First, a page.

79 Indications 2- scarring 3-Associated psychological distress
1-Less than 50% improvement after 6 months of oral and topical therapy 2- scarring 3-Associated psychological distress 4-Acne that relapses quickly once conventional therapy is discontinued

80 The initial dose is 0.5 to 1.0 mg/kg of the patient's body weight
For the first month, a patient may be started at 20 mg daily. This allows for monitoring of any adverse effects The daily dose may be increased each month by an additional 20 mg to a dose of approx.1 mg/kg Because back and chest lesions respond less, dosages as high as 2 mg/kg per day may be necessary

81 Absorption is enhanced by taking it with meals
Severe acne will often develop marked flares when isotretinoin is started. Therefore, the initial dosing should be low, even below 0.5 mg/kg per day

82 These patients often need pre-treatment for 1 to 2 weeks with prednisone (40 to 60 mg per day), which may have to be continued for the first 2 weeks of therapy

83 Clinical results can be obtained with dosages as low as 0
Clinical results can be obtained with dosages as low as 0.1 mg/kg per day. However, with such dosages, the incidence of relapses after therapy is greater Isotretinoin is usually given for 20 weeks, but the length of the course of treatment is not absolute; in patients who have not shown an adequate response, therapy can be extended, if necessary

84 Some improvement is usually seen for 1 to 2 months after isotretinoin is discontinued, so that total clearing is not a necessary endpoint for determining when to discontinue therapy At least a 2-month waiting period and preferably a 6-month period is advised before one commits a patient to a second course of therapy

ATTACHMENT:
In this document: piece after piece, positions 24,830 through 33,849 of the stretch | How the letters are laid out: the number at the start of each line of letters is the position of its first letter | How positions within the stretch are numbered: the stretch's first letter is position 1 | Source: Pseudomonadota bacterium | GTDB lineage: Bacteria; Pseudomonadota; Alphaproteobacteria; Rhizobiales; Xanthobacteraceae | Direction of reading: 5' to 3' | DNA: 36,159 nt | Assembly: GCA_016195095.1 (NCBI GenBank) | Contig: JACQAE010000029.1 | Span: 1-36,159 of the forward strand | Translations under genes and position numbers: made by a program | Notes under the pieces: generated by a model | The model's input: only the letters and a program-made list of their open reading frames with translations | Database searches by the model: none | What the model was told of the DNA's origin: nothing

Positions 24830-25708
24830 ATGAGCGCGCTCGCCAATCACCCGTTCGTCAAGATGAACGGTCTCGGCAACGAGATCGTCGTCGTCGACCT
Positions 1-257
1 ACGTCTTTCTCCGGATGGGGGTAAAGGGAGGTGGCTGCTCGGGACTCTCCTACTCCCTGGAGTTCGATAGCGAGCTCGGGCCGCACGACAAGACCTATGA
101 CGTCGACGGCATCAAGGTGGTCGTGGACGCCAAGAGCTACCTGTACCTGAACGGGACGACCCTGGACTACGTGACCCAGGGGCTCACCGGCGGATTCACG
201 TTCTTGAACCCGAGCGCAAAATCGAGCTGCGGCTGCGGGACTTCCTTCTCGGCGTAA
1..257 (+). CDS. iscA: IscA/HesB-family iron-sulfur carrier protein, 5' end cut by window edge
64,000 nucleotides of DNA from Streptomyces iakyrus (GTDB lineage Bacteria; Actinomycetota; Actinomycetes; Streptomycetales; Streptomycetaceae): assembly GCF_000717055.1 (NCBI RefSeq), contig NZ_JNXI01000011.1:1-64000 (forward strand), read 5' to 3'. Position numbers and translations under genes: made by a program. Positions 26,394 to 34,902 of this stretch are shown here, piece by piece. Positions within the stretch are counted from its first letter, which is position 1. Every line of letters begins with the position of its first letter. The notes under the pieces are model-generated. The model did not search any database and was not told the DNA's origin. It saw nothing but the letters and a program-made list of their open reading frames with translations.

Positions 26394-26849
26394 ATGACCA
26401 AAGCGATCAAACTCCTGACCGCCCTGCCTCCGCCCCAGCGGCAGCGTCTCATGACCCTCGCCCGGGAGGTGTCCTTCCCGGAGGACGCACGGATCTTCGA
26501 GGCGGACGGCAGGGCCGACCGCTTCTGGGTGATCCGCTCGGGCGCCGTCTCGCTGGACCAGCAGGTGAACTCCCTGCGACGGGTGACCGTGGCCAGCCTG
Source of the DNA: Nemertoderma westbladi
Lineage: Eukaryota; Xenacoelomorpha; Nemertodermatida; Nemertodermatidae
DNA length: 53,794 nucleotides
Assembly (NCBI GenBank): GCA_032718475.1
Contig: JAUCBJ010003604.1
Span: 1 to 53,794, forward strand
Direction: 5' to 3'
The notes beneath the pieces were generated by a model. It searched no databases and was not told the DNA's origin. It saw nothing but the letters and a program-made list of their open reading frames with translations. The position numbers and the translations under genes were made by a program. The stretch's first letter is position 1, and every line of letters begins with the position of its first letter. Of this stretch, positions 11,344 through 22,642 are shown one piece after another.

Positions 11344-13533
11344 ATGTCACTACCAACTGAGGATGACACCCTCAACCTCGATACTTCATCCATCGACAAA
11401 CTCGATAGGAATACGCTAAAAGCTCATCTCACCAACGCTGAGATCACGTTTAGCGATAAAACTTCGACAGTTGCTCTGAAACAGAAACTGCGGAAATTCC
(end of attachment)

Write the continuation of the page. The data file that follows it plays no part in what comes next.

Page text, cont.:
85 In a 10-year follow-up study, 61% of patients were free from acne
Of those who relapsed, 23% required a second course Ninety-six percent had relapsed within 3 years of therapy Patients given a cumulative dose of 120 mg/kg overall were less likely to relapse

86 Using isotretinoin during pregnancy resulted in spontaneous abortion or birth defects in 83% of cases Women who are of childbearing age must be fully informed of the risk of pregnancy. The patient must either avoid sexual exposure totally or should employ two highly effective contraception techniques

87 Contraception must be started at least 1 month before therapy
The patient must have a negative serum pregnancy test at the time when therapy is decided upon and on the second or third day of the next menstrual period or 11 days after the last unprotected intercourse in a woman who is amenorrheic

88 Contraception should continue throughout the course of isotretinoin and for 1 month after stopping treatment The pregnancy test should be repeated monthly to maintain patient awareness The drug is not mutagenic, there is no risk to a fetus conceived by a male who is taking isotretinoin

89 Cheilitis of varying degrees is found in almost all cases
Other side effects that are likely to be seen in over 50 % of patients are dryness of mucous membranes & skin, conjunctivitis, and pruritus Less frequent side effects include bone and joint pain; thinning of hair; headache

90 Laboratory abnormalities include elevations in triglycerides, ESR, platelet count, liver function tests, and white blood cells in the urine and decreases in RBCs, white cell counts, and high-density lipoprotein levels

91 The elevation of triglycerides, which is dose-related, is of particular concern because it is often accompanied by a decrease in the high-density lipoprotein levels, which may increase the risk of coronary artery disease

92 Associated mood changes and depression have been reported
The patient is considered at high risk for abnormal healing and development of excessive granulation tissue following procedures. Delay procedures, such as dermabrasion,laser resurfacing, tattoos, leg waxing for up to a year after completion of therapy

93 Thank you